"If the government wants to make economic decisions, where should they look? Who are your major trading partners? The US, Europe and the UK. You should have agreements with them. The added advantage is that you also trade heavily in services with them and you have an edge. Bring services also on the negotiating table," says Pant.
The Road Ahead
The India-US FTA will provide a template for India to negotiate with major trade partners. But the problem with negotiations with developed nations such as the US is that they already have a template when it comes to trade agreements. In other words, the broad contours of the US demands are well known. And it may not be easy to carve out a fresh negotiation path.
According to trade experts, the FTA template of the US include rules and disciplines around tariffs, services, e-commerce, government procurement, intellectual property rights, labour standards, etc. Each of these will have to undergo tough negotiation as it will decide the transition period for phasing out tariffs, flexibilities in deciding the services that can be excluded from the deal, level of autonomy of central banks, etc.
Ashwini Mahajan, National Co-Convener of Swadeshi Jagaran Manch (SJM), the affiliate organisation of the RSS that advocates self-reliance over global trade, says a bigger FTA with the US may not be possible at all if the latter sticks to its template. "We know the items on the US menu. E-commerce is there, digital economy is there. So are IPR, agriculture and dairy, capping of prices of medical equipment, tax on Harley Davidson motorcycles, and other items. But Indias stand on these issues is also very clear and non-negotiable. That is why the India-EU FTA has not progressed despite four dozen bilateral meetings," he adds.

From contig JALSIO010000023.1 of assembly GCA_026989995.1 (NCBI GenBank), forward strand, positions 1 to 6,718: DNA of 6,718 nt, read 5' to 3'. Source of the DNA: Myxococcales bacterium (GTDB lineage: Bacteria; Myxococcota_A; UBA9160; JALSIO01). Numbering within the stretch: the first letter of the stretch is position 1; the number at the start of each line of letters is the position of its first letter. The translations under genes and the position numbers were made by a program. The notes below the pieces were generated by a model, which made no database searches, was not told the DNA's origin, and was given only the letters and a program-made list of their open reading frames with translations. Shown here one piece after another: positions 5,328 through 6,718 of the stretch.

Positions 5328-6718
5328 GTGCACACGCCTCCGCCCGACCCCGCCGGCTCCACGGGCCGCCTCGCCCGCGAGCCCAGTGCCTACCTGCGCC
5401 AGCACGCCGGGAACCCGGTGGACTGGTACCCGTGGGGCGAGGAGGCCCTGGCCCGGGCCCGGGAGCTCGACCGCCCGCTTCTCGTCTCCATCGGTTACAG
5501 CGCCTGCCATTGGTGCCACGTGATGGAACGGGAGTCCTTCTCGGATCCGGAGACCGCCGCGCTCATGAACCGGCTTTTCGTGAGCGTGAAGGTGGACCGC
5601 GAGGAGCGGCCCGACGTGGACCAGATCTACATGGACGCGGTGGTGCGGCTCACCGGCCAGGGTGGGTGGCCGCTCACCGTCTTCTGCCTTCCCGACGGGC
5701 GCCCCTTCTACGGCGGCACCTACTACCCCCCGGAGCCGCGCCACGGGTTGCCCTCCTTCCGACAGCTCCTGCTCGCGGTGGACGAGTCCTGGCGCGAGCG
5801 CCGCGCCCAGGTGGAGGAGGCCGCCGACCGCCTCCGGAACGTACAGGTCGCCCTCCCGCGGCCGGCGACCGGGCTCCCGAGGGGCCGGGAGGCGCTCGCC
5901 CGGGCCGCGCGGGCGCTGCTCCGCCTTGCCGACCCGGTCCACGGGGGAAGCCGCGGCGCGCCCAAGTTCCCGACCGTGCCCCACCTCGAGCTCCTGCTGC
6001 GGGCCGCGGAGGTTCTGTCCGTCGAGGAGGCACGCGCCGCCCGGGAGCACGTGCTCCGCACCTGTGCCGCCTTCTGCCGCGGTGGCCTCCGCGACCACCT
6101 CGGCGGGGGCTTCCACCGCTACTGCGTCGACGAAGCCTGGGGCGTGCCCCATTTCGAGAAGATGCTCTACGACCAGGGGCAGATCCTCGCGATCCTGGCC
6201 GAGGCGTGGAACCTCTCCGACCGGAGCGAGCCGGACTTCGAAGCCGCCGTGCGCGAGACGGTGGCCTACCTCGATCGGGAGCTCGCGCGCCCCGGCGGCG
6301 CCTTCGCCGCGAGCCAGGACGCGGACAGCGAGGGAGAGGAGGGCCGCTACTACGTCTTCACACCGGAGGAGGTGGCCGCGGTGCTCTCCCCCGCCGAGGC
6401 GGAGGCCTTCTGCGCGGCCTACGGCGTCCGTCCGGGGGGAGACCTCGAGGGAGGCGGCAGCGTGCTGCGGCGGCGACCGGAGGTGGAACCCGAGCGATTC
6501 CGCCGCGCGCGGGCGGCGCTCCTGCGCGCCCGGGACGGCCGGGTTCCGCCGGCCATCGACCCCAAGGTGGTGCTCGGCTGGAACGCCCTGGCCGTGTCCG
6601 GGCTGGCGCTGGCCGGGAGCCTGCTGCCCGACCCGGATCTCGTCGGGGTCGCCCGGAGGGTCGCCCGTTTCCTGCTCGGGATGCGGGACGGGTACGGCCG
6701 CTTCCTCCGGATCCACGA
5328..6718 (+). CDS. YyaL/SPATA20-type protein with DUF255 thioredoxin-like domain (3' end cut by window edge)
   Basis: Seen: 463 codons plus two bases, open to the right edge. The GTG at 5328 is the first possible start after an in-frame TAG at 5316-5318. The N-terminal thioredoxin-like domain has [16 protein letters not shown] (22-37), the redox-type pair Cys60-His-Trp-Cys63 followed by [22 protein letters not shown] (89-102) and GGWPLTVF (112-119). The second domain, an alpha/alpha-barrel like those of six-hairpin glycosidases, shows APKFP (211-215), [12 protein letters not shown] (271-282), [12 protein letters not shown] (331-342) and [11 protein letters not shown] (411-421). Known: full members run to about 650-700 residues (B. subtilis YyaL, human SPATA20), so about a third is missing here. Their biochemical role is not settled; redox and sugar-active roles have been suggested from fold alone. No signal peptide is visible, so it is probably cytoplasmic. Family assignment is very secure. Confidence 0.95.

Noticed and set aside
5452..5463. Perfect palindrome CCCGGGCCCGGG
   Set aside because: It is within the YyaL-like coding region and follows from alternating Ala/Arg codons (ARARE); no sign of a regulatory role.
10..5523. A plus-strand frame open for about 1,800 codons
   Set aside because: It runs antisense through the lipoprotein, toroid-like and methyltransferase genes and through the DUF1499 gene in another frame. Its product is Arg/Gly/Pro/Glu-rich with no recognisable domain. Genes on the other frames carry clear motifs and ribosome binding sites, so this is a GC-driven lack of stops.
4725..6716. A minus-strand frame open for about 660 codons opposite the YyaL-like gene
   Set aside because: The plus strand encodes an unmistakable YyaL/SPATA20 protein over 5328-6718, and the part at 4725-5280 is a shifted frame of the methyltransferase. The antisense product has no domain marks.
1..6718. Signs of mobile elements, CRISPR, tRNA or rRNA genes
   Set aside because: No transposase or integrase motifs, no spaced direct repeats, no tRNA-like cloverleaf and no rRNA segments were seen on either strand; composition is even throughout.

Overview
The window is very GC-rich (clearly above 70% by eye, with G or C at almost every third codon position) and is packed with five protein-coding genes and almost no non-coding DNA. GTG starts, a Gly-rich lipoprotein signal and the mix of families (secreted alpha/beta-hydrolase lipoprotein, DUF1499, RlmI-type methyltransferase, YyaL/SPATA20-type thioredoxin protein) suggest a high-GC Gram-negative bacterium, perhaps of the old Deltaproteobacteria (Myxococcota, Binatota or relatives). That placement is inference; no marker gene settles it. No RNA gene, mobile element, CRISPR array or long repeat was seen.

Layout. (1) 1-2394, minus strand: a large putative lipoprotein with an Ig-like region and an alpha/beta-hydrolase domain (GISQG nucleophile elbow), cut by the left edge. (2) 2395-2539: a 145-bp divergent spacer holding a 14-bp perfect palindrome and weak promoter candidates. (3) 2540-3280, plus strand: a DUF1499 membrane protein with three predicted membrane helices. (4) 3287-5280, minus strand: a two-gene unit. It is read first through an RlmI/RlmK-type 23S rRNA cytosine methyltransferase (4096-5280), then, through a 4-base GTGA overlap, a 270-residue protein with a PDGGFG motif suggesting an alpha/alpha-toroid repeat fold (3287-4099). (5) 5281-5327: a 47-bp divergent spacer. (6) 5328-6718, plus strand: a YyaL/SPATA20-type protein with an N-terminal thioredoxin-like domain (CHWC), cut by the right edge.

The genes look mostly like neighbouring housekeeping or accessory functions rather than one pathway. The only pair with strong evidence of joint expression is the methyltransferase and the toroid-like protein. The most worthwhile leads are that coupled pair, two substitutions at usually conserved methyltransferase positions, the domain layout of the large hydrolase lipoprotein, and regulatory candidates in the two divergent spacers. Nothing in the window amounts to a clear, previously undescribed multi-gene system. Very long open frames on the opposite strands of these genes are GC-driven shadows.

According to SJM, India and the US may announce a limited trade deal, but not a bigger FTA. " SJM is not against global trade agreements, but those agreements should be in the best interest of the country. What the US wants from us, India is not in a position to give. What face will the government will show if we accept the US terms of e-commerce? How can we accept the US demand for free flow of data when the government has already taken its position on data localisation? How can we allow 3D (the clause that restricts the patentability criteria) to be abolished from the Indian Patent Act? How can we allow the US to have free access to Indian markets when our agriculture is facing so many problems? How can we give in to their demand for lifting the cap on medicines? I dont think the India-US trade deal will see the light of the day in the present form," says Mahajan.
Goyal seems to have a different view, at least for now. In fact, he proposes an interim solution in the video message. "We believe there should be an early harvest in the form of a preferential trade agreement so that rather than waiting for the gains of an FTA, which may take several years to conclude, we may look at an early harvest of may be 50-100 products and services where we can engage with mutual trust and an open spirit so that the partnership between India and US can kick start much faster," he said.
The progress of India-US FTA, beyond the limited deal that will be announced soon, will therefore depend on how quickly India can take a position on how to deal with the US template, and not the other way round.